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This article is about the album. For the film, see X+Y. For other uses, see XY.
Coldplay X&Y.svg
Studio album by Coldplay
Released 6 June 2005
Recorded January 2004 – January 2005
Studio Air Lyndhurst, London
Parr Street, Liverpool
CRC, Chicago
Sarm West, London
Townhouse, London
The Hit Factory, NYC
Length 62:30
Coldplay chronology
Coldplay Live 2003
The Singles 1999–2006
Coldplay studio album chronology
A Rush of Blood to the Head
Viva la Vida or Death and All His Friends
Latin America Tour Edition
Singles from X&Y
  1. "Speed of Sound"
    Released: 18 April 2005
  2. "Fix You"
    Released: 5 September 2005
  3. "Talk"
    Released: 19 December 2005
  4. "The Hardest Part"
    Released: 3 April 2006
  5. "What If"
    Released: 27 June 2006
  6. "White Shadows"
    Released: 8 June 2007

X&Y is the third studio album by British alternative rock band Coldplay, released 6 June 2005 in the United Kingdom via the record label Parlophone. The album, which features influences of electronic music, was produced by the band and British record producer Danton Supple. Development of the album was often troubled; the album's original producer, British record producer Ken Nelson, was supposed to produce much of the album, however, many songs written during their sessions were ditched due to the band's dissatisfaction. The album's cover art is a combination of colours and blocks, which is a representation of the Baudot code.

The album contains twelve tracks and an additional hidden track, "Til Kingdom Come". It is omitted from the track listing on the album sleeve, but listed as "+" on the disc label and inside the album booklet. It was originally planned for American singer-songwriter Johnny Cash to record it with lead singer Chris Martin, but Cash died before he was able to do so.[1] The song "Talk" appeared on the main track listing, although it was thought to have been downgraded to a B-side for the album's subsequent single releases, after it leaked online in early 2005.[2]

X&Y was released after a considerable amount of hype and was a significant commercial success, reaching the top spot of many charts worldwide, including the United Kingdom and United States, the latter being their first. With accumulated sales of 8.3 million units in 2005 alone, X&Y was the best-selling album released in 2005 worldwide. By 2011, the album had sold over 13 million copies worldwide.[3]

Overall reaction to the album has been generally positive, though some critics cited it as being inferior to its predecessors. The album spawned the singles "Speed of Sound", "Fix You", "Talk", "The Hardest Part", "What If" and "White Shadows."


In March 2004, Coldplay announced details about "X&Y" while the album was being recorded. Initial plans were to stay out of the public eye throughout the year. Vocalist Chris Martin stated, "We really feel that we have to be away for a while and we certainly won't release anything this year, because I think people are a bit sick of us." This plan, however, was not carried out due to the pressure their second album, A Rush of Blood to the Head, had induced but they were trying "to make the best thing that anyone has ever heard".[4]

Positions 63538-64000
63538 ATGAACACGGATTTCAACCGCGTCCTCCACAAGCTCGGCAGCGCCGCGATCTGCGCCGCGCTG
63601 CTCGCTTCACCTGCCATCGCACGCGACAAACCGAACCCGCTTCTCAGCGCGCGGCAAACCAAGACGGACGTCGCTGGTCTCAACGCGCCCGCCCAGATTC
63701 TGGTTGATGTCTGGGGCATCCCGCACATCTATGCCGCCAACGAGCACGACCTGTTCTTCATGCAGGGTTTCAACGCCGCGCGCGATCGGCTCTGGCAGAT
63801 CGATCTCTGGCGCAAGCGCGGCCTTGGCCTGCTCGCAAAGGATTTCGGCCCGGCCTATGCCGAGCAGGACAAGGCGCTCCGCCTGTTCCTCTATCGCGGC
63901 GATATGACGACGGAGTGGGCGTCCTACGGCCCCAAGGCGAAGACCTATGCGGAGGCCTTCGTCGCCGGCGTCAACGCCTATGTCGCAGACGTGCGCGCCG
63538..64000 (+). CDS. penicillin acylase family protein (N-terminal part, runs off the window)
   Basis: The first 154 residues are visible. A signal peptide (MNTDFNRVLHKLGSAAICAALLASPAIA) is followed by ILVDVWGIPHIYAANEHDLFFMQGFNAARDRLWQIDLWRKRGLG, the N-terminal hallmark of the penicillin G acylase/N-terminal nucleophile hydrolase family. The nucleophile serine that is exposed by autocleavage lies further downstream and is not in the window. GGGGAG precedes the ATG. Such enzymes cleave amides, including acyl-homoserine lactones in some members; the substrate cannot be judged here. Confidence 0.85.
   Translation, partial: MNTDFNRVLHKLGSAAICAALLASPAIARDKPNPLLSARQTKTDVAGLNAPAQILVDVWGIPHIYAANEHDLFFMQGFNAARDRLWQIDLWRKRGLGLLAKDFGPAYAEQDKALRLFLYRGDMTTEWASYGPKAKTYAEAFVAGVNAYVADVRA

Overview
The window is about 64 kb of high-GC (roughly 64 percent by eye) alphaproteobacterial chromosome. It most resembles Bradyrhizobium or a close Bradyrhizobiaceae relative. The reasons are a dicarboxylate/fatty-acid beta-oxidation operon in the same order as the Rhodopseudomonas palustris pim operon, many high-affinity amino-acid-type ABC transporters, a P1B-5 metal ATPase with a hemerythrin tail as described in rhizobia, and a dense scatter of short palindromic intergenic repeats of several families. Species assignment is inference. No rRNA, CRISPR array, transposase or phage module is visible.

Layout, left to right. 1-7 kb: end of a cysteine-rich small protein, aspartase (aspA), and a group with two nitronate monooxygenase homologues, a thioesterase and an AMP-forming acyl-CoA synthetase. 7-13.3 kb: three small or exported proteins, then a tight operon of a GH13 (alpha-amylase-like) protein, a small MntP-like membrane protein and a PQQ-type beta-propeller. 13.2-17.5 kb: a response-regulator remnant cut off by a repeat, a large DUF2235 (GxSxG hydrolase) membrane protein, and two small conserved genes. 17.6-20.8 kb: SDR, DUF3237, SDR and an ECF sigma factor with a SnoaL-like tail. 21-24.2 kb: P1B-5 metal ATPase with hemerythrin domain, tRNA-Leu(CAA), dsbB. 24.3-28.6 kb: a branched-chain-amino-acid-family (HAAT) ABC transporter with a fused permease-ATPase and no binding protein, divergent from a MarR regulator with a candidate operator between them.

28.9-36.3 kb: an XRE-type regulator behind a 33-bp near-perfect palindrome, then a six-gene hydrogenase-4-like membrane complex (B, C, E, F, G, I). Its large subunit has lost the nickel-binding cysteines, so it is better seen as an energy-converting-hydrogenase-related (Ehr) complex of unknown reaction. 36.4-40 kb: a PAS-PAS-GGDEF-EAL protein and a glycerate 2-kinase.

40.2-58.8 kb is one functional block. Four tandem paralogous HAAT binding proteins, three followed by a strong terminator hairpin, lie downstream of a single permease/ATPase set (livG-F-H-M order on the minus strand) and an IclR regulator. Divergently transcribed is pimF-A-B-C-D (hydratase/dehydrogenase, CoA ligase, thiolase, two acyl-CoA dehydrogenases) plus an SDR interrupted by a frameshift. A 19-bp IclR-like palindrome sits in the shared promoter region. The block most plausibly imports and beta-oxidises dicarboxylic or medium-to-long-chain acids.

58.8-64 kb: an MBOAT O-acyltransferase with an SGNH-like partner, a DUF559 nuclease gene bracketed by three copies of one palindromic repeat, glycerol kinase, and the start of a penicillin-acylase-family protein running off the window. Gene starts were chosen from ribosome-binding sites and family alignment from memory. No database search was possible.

Prior to the announcement, Martin, guitarist Jonny Buckland, and British record producer Ken Nelson had started recording demos while in Chicago, Illinois. The band then entered a London studio in January 2004.[5]


The band spent eighteen months working on the album.[6] The released album is the third version which the band had produced during their late sessions, and some have even considered it as their fifth album.[7] The band was not satisfied with the outputs of their initial sessions with Nelson, who produced the band's previous two albums.

The initial set release date was 2004, and the band had to delay the album to January 2005. But as the new target date was approaching, the band again discarded songs, which they deemed "flat" and "passionless".[7] Sixty songs were written during these sessions, fifty-two of which were ditched.[8] The band started rehearsing the songs for a planned tour, but felt the songs sounded better live compared to their recorded versions: "We realized that we didn't really have the right songs and some of them were starting to sound better because we were playing them than they did on record, so we thought we better go back and record them again." Guitarist Jonny Buckland has said that the band had pushed themselves "forward in every direction" in making the album, but they felt it sounded like they were going backwards compared to their earlier works.[9]

In search of perfection, Coldplay had to "step it up a few notches and work hard at it to get it right".[7] The band chose Danton Supple, who mixed the bulk of A Rush of Blood to the Head, to oversee the production of X&Y.[10] When January went, the band had to finish the album; they were conscious of the pressure as "expectations for the record grew larger" and "completing it became tougher and tougher".[7] Finally, the band was settled with the song "Square One", which Martin has described as "a call to arms" and a "plea" to each of them "not to be intimidated by anything or anyone else". Once finished, the band felt like they could do their own songs and not have to think of anyone else's demands.[7] During this month, the band was into the final weeks of production and had put the finishing touches on the tracks.[10]